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Diontae Johnson’s play has been hot and cold so far this year. Is there reason to worry? Or will he bounce back?
The Steelers’ offense certainly hasn’t been perfect over their first few games, but they’ve still enjoyed a lot of success. And a large amount of that success has been due to the team’s young group of wide receivers.
Surprisingly, the receiver who many fans thought would have the biggest impact this season, Diontae Johnson, has had one of the smallest on the team this year.
First, there’s no denying that Diontae Johnson is an extremely dangerous weapon in the Steelers’ arsenal, with Antonio Brown-type upside, if he can continue to improve in his young career. Entering the 2020 season, some projected him to take over the No. 1 wide receiver spot on the depth chart following a disappointing season from JuJu Smith-Schuster.
However, despite Smith-Schuster failing to cement himself as Pittsburgh’s top receiver in 2020, Johnson hasn’t continued on the trajectory he was on a season ago. He’s fallen to fourth on the team in receiving yards behind Smith-Schuster, rookie Chase Claypool, and tight end Eric Ebron. And then there’s the bad plays: the muffed punt against New York, the fumbled handoff against Denver, the failed reversal of field against Philadelphia, and a few more throughout the first four few weeks of the season.
Again, Johnson is as dynamic as they come, but his maddening inconsistency and above-the-shoulders mistakes have cost his team more than once this season. He’ll make tough catches all day and then drop an easy ball, or have a dazzling punt return and muff the next. The negatives have started to outweigh the positives for him this season, and like the fans, Johnson himself has probably started to notice.
Sadly, he hasn’t had a chance to change that narrative, as he’s caught the injury bug over the past two games. Against both the Texans and Eagles, Johnson had to leave early with an injury — an unfortunate turn of events that he couldn’t exactly control, but still a tough thing to happen during a time in which the young receiver really needed to prove himself.
It’s still too early in Johnson’s career, and in this season, to make any big predictions on what this means for him. And despite the listing of negatives at the beginning of this article, Johnson is still doubtlessly a starting receiver within this Steelers offense, and has had his fair share of excellent plays through the first four games.
Therein lies the mystery with Johnson. He’s shown too many flashes of brilliance to be given a lesser role in the offense, but a string of bad games and mistakes have made him a smaller, and less reliable, part of the team. With a deep, talented room of wide receivers all making plays in his absence, Johnson’s supposed star power at the beginning of the year is looking dimmer and dimmer.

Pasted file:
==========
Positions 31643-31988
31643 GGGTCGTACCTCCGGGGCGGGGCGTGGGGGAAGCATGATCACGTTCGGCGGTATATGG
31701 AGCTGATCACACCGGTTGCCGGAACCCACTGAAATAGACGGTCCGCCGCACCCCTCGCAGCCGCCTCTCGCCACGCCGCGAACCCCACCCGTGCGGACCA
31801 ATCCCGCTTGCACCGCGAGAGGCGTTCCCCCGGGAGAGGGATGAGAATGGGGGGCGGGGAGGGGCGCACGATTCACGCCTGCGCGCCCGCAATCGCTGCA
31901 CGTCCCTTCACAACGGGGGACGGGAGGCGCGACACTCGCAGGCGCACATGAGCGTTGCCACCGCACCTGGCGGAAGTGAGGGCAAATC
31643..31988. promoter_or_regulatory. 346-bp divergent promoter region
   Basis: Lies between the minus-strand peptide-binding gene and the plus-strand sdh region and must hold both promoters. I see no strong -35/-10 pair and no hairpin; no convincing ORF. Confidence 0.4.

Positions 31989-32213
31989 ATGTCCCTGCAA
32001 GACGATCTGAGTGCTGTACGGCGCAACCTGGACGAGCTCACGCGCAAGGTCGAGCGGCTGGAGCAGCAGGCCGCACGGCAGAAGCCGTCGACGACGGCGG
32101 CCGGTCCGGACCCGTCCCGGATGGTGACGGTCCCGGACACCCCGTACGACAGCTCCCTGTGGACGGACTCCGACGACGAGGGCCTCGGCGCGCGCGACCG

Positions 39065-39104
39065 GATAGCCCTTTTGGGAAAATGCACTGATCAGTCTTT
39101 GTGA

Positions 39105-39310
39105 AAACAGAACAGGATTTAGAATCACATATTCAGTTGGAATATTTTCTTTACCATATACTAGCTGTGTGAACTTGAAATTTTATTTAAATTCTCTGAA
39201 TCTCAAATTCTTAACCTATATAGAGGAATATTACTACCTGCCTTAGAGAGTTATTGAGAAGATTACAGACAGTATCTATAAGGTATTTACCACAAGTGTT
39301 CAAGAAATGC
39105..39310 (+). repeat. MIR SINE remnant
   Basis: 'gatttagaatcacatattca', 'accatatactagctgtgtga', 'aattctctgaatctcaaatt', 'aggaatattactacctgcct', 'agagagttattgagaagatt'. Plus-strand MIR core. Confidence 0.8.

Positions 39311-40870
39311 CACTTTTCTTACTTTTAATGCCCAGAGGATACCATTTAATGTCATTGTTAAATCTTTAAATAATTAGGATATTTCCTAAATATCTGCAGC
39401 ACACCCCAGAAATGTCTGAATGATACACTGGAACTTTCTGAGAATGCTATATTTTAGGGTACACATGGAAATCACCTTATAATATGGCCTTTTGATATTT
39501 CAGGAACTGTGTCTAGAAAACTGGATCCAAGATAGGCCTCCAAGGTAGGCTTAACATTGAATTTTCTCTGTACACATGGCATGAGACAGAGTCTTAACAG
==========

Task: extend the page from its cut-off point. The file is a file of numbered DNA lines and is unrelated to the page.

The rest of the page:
At the end of day, Johnson is simply too good for his early-season regression to be much of an issue. Like every young player, he’ll have his ups and downs before solidifying himself as a consistent threat in this league, and he still has many opportunities ahead of him this season to get over the bar he set so high in 2019.
A good place to start would be ending Johnson’s tenure as the punt returner. He’s run a punt to the house before, nearly done it a second time, and had some spectacular returns in his short time with the job so far, but the risks could be bigger than the reward. He’s never been confident catching punts, which was accentuated by his muff in New York, and he’s made some mental mistakes fielding them before. Besides, removing him from the punt team would cut down on the potential for injuries, something the team will probably prioritize more if Johnson becomes a true No. 1 or No. 2 receiver in the future.
It’s not like his replacement would be much of a downgrade, anyway. Ray-Ray McCloud showed off some impressive speed and shiftiness against the Eagles, and filled in nicely at the returner spot following Johnson’s injury.
More importantly, focusing solely on his role as a receiver could help clean up some of mental mistakes that have plagued Johnson this year.
There’s obviously no reason to panic yet regarding Diontae Johnson. He’s a talented young player on a talented young roster, who should continue to get better as his connection with Ben Roethlisberger grows. A healthy, inspired Johnson could take the Steelers offense from good to great, and push his early-season woes off into the past.
Diontae Johnson is a due to for a big performance, and hopefully it comes sooner than later as the Steelers hit a tough string of games in the second quarter of the 2020 season.